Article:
The notes speak for themselves, but to me overall, the Late disgorged is not worth the money. The wine is GREAT, but for 70+ dollars, not worth it. Still, to taste them side by side, you could see the same style of the wine, but while the normal bottling was still showing very well, the newly disgorged wine was screaming in tart and very bright fruit.

The color was also, lighter in color, and I loved how the 2007 cork was already very crushed, while the new late-disgorged wine showed a perfect sparkling wine cork. See, the image below, along with Eli, big head!!!!

2007 Yarden Blanc de Blancs and 2007 Yarden Blanc de Blancs late disgorged side by side

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Vitkin Winery visit – November 2018

As I stated in my last post, I was in Israel for a very short trip, but I wanted to get to Vitkin WInery to taste the new 2016 reds. Vitkin Winery was the first winery I visited and while I came with the entire group of guys to taste AK, AO, JK, OM, AD, and myself, things did not quite work out that way. Somewhere there was a miscommunication, and sadly there was no way to accommodate the guys. Sadly, Asaf Paz was not available, and while he made sure the tasting would happen, it was only me.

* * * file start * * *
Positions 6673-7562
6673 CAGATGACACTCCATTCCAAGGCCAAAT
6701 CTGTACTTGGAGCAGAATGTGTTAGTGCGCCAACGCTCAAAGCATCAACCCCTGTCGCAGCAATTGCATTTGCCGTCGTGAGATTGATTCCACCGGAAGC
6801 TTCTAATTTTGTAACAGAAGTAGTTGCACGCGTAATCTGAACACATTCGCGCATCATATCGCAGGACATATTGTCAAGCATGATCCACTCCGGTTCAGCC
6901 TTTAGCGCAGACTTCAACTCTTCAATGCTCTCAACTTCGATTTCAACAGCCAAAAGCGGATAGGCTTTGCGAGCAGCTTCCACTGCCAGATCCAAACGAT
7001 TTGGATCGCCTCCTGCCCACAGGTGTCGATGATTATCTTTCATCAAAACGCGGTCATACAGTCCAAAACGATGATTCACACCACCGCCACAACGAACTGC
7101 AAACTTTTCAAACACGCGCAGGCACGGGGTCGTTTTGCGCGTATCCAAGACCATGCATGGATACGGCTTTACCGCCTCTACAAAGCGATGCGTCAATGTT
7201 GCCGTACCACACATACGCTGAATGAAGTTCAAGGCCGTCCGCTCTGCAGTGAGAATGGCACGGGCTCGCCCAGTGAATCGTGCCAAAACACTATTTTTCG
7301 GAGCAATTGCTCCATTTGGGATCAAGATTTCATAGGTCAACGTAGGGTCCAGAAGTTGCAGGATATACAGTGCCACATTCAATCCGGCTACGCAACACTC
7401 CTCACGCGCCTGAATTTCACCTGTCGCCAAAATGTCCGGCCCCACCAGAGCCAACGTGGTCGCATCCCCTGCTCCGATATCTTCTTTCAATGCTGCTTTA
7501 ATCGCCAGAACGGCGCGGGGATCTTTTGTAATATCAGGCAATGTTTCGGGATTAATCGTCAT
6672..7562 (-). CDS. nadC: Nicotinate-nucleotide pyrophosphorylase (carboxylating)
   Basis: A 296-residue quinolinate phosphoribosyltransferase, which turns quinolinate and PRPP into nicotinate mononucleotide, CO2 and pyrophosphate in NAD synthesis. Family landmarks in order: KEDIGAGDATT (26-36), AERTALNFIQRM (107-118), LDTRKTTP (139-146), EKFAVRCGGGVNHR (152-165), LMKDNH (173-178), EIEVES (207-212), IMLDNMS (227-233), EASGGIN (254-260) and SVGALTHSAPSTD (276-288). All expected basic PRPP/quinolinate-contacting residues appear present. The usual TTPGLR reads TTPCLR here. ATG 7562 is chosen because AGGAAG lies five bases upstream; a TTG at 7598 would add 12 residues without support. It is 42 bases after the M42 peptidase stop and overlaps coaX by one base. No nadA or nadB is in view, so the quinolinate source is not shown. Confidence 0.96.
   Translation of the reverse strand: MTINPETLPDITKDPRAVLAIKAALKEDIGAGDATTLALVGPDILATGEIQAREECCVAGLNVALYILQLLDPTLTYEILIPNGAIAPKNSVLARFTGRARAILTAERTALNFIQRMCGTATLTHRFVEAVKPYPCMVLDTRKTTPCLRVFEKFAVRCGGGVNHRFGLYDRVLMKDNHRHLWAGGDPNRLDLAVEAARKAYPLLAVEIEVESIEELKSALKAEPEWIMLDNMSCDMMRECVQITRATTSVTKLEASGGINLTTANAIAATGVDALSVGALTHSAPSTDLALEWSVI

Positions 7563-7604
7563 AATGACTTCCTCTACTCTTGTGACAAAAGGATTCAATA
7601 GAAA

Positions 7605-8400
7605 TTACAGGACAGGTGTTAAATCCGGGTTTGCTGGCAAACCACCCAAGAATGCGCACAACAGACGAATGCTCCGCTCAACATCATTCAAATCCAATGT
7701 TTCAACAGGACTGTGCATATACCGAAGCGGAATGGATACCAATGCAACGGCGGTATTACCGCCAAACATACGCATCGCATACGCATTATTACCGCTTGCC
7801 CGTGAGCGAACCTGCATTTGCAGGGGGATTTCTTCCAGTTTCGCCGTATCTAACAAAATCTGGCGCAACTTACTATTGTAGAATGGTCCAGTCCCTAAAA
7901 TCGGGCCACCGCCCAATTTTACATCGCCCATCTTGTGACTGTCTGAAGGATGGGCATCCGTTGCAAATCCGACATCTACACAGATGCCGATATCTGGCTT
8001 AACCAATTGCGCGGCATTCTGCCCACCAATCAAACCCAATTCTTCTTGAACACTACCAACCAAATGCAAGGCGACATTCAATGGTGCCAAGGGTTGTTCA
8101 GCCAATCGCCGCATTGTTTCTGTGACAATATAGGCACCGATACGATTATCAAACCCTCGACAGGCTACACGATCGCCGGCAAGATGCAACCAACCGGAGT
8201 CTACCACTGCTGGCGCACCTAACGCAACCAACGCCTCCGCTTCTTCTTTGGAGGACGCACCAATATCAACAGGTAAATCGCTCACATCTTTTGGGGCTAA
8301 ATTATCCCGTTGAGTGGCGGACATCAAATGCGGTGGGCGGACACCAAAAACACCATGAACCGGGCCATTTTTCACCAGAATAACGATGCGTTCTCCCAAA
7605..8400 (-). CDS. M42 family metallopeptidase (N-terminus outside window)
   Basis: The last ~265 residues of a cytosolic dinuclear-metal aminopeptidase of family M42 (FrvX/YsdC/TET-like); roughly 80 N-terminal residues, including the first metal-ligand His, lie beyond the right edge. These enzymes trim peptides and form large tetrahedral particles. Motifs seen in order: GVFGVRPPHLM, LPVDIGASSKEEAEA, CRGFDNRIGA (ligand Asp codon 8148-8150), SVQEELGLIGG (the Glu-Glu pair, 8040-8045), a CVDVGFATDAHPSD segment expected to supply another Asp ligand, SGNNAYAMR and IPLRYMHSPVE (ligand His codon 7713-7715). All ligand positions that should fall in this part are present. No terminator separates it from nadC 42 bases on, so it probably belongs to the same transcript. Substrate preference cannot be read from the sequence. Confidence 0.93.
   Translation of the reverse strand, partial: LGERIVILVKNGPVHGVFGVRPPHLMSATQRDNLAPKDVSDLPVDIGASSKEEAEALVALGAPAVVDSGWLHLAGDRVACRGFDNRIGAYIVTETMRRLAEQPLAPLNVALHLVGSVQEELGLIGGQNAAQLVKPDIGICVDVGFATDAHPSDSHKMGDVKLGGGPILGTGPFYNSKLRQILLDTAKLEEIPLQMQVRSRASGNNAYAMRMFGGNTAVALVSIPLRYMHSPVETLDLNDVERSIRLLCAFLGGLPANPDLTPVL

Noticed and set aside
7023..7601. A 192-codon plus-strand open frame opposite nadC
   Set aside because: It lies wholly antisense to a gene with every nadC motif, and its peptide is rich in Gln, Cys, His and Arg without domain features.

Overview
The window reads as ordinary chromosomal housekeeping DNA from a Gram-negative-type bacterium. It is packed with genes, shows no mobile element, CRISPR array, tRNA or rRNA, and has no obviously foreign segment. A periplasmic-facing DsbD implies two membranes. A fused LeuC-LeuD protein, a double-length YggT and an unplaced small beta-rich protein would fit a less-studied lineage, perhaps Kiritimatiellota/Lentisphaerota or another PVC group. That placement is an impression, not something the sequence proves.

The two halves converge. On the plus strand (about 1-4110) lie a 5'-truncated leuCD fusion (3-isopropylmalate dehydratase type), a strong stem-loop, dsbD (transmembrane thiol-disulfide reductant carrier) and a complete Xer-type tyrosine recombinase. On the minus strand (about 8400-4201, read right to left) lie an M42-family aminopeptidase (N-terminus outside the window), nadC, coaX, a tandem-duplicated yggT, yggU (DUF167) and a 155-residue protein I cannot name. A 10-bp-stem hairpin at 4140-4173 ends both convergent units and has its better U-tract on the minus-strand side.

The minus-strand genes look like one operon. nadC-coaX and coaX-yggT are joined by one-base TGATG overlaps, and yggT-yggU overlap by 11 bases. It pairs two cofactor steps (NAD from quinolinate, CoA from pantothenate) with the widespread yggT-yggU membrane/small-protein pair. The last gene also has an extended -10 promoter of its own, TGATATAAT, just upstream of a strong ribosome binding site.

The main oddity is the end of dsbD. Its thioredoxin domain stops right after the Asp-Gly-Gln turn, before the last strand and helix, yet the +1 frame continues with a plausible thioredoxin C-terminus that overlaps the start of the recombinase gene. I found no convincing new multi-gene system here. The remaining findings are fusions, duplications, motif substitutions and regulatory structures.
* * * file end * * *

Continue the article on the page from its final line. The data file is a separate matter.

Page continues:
I have written before about Vitkin last year, the second year after he made the winery kosher! Yes, as stated last during the 2015 vintage, Asaf believed that it was time to go kosher, so why not make it on a shmita year! They moved from 60K bottles in 2014 to 100K bottles in 2015 and on. The hope there is that expansion would be possible by moving kosher. Royal Wines is the USA importer for their wines from 2016 and on.